R.I.P. Don Baylor
Colorado Springs, Colorado
August 8, 2017 12:04am CST
It seems as though I get all of my breaking news from MyLot these days, and today was no different. I learned in a discussion by @Deepizzaguy that former Major League Baseball player and manager Don Baylor died today after a battle with cancer. Baylor, who was a first baseman/left fielder/designated hitter for six different teams, was a favorite of mine when I was a kid. He held the distinction of being hit by pitch 267 times, and finished his career with 2,135 hits, 338 home runs, and 285 stolen bases. He was an All Star, an MVP, and a World Series Champion. As much as I loved Don Baylor as a player, however, he will always have a place in my heart as the first manager of the Colorado Rockies. Until 1993, we only had minor league baseball here in Colorado. After we were awarded the expansion Rockies, I was thrilled when Baylor was announced as manager. Don Baylor was not a winning manager. Combined with his time spent managing the Chicago Cubs, his overall managerial record was 627 wins and 689 losses, with most of those numbers coming with the Rockies. That first season, ownership gave him some good players such as Andres Galarraga, Dante Bichette, Eric Young, and Charlie Hayes, but also saddled him with nobody's like Alex Cole and Freddy Beneviedes, and a nightmare of a pitching staff. Baylor brought a hard nosed work ethic to the team, and, despite their shortcomings, those early Rockies teams were fun to watch. My favorite Don Baylor moment? A Sunday afternoon game against the San Francisco Giants, with temperatures in the triple digits. When Baylor gave that day's lineup card to the home plate umpire, the ump crumpled it up and threw it on the ground, after which he tossed Baylor out of the game (which wasn't even scheduled to start for at least thirty minutes.) Baylor spent the rest of that entire time screaming in that umpire's ear until game time (the two had had words over a blown call the night before.) We gave Baylor a standing ovation when he finally left the field. R.I.P., Don. Thank you for your time in Colorado. (Info verified by Wikipedia)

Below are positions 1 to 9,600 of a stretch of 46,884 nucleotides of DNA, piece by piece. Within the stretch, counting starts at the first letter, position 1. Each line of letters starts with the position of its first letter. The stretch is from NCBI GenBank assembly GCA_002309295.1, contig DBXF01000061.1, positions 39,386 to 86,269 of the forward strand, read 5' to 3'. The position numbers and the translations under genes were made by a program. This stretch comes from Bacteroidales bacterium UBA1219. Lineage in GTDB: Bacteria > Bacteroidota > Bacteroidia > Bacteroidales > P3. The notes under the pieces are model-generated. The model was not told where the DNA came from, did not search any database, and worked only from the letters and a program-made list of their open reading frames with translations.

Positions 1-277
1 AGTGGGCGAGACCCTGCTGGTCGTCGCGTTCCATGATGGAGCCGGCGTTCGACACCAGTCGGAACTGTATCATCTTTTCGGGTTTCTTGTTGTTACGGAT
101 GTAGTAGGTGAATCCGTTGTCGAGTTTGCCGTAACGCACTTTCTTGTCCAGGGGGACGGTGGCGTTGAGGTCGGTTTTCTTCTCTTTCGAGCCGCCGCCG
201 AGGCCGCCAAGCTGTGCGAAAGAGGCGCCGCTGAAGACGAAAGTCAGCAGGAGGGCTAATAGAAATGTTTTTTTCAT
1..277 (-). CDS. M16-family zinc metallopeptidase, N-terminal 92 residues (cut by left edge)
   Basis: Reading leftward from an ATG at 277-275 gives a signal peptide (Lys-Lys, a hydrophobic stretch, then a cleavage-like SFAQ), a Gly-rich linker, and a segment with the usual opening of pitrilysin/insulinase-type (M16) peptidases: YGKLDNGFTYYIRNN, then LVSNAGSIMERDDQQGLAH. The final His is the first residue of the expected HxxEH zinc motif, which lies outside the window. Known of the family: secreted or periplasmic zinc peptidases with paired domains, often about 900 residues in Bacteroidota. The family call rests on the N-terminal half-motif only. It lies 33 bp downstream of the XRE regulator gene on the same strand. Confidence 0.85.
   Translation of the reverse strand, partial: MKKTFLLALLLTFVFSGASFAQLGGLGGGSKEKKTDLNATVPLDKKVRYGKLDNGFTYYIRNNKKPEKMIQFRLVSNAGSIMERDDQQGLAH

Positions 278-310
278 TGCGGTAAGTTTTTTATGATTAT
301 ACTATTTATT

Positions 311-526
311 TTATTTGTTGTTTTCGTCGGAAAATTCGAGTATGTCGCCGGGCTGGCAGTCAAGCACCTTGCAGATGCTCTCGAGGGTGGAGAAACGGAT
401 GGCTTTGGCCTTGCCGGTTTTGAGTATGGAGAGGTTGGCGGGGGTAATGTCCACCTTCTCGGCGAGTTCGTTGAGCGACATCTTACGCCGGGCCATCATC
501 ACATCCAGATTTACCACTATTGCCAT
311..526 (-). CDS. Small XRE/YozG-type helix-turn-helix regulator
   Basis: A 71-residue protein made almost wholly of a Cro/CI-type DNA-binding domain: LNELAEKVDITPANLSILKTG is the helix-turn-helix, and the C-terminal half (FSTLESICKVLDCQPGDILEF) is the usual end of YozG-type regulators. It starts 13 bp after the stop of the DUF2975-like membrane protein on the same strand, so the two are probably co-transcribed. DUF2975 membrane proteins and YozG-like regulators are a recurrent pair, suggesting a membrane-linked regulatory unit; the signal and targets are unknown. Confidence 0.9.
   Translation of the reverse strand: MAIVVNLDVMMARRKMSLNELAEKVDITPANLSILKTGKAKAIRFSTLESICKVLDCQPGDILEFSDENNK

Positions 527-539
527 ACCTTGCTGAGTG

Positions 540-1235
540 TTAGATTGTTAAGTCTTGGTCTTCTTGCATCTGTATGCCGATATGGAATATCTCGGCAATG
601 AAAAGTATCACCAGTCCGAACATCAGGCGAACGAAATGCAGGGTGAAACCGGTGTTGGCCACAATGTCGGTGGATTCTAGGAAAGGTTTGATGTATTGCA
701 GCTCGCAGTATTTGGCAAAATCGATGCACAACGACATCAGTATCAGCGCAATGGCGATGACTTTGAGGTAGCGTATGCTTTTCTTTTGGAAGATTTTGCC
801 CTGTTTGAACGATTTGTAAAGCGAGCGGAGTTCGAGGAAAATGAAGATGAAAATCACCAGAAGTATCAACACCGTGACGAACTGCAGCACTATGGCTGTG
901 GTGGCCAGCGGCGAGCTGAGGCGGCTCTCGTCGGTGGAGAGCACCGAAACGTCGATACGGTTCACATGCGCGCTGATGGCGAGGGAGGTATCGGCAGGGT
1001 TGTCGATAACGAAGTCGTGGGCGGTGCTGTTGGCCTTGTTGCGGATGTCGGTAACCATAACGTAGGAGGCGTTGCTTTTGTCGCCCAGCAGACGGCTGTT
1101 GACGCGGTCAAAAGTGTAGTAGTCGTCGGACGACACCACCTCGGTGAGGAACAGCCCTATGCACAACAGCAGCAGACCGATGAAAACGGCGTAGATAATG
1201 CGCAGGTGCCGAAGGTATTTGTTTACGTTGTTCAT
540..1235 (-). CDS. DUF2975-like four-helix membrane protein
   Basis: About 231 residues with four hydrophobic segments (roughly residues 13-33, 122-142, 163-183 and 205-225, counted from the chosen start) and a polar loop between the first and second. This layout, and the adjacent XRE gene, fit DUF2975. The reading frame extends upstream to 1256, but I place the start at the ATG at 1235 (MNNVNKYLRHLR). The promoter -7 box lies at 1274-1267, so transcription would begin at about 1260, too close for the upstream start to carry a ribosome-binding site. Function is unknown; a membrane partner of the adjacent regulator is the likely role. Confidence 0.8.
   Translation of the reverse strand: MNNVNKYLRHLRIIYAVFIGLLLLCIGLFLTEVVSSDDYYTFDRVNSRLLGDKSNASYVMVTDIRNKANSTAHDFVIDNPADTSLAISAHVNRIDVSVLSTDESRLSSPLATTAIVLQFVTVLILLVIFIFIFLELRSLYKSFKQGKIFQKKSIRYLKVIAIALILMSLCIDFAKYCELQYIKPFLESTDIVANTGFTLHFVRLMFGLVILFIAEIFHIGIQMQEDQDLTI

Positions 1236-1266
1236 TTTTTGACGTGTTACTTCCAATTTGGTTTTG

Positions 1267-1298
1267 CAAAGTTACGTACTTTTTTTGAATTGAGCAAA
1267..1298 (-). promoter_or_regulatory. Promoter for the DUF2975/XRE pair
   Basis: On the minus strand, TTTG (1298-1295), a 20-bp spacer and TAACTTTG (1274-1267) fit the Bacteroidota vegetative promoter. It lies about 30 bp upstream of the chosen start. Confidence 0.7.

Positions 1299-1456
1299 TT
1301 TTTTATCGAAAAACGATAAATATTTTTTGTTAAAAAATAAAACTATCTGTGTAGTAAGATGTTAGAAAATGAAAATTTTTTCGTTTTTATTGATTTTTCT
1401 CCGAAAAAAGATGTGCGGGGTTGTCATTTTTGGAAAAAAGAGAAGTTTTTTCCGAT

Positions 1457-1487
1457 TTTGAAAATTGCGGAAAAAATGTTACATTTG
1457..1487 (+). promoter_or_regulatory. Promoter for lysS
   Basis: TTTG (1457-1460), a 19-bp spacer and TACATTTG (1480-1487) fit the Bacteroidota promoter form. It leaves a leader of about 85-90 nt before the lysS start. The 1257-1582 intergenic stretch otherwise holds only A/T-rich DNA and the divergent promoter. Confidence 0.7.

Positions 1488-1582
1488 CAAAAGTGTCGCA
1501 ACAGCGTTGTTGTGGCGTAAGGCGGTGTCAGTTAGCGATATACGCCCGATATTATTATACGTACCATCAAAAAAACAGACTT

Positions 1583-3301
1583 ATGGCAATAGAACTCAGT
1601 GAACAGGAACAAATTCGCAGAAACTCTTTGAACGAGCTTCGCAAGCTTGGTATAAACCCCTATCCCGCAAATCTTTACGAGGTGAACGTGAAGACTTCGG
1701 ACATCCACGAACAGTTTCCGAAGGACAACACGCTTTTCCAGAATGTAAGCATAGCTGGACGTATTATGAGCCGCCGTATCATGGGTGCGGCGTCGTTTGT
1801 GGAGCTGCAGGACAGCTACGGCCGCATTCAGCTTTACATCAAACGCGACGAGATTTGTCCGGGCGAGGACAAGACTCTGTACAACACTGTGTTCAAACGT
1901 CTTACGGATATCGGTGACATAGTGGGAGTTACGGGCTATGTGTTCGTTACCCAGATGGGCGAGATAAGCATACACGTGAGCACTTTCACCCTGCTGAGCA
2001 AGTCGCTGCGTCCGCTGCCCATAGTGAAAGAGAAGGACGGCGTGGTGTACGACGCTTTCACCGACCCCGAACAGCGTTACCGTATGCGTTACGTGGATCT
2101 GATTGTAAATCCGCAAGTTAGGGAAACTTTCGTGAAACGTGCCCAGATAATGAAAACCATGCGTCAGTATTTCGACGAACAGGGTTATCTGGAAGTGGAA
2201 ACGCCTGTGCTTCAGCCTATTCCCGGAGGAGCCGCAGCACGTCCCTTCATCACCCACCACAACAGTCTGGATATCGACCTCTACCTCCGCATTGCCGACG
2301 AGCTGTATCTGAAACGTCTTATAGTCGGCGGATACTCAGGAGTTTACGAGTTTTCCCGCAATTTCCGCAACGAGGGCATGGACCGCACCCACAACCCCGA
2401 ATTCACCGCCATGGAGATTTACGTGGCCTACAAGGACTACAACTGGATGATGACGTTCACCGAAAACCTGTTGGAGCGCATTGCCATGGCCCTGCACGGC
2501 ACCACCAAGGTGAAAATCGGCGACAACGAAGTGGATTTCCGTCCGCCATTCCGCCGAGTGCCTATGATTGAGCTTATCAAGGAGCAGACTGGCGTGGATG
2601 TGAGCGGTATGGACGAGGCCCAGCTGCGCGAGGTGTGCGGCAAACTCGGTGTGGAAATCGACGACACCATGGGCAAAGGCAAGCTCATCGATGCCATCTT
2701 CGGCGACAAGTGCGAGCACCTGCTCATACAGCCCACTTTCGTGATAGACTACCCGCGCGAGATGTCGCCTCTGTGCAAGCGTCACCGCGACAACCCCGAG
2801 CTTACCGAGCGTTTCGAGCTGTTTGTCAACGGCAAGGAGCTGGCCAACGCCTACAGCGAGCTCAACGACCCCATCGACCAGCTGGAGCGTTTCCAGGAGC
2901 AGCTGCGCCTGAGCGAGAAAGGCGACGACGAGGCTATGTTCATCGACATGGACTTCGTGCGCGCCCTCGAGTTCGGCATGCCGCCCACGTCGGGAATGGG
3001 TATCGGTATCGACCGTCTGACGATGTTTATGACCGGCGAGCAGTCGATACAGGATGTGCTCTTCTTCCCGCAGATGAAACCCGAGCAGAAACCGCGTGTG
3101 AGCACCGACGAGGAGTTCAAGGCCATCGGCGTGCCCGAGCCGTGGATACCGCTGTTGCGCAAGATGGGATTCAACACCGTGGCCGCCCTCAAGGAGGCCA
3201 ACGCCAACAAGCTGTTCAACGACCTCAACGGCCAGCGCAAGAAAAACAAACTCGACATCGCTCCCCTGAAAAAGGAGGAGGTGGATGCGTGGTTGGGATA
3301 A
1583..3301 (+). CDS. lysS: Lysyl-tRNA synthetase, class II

http://www.courtsidetweets.com Don Baylor of the Boston Red Sox breaks the all time record for hit by pitches in 1987. It's amazing that the 1979 American Le...
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• Los Angeles, California
8 Aug 17
I didn't know he had been battling cancer for years. A few years ago, Baylor returned to the Angels as hitting coach and he had a long absence followed by his exiting. It was never explained beyond medical issues and now we know why.
11 Aug 17
@teamfreak16 Yes, he was right up there on top of it. Another player who did that and got hit often was Frank Robinson. These guys who crowd the plate are trying to reach that outside strike which was often called but was usually a ball. A common strike zone among umps during the years Baylor played.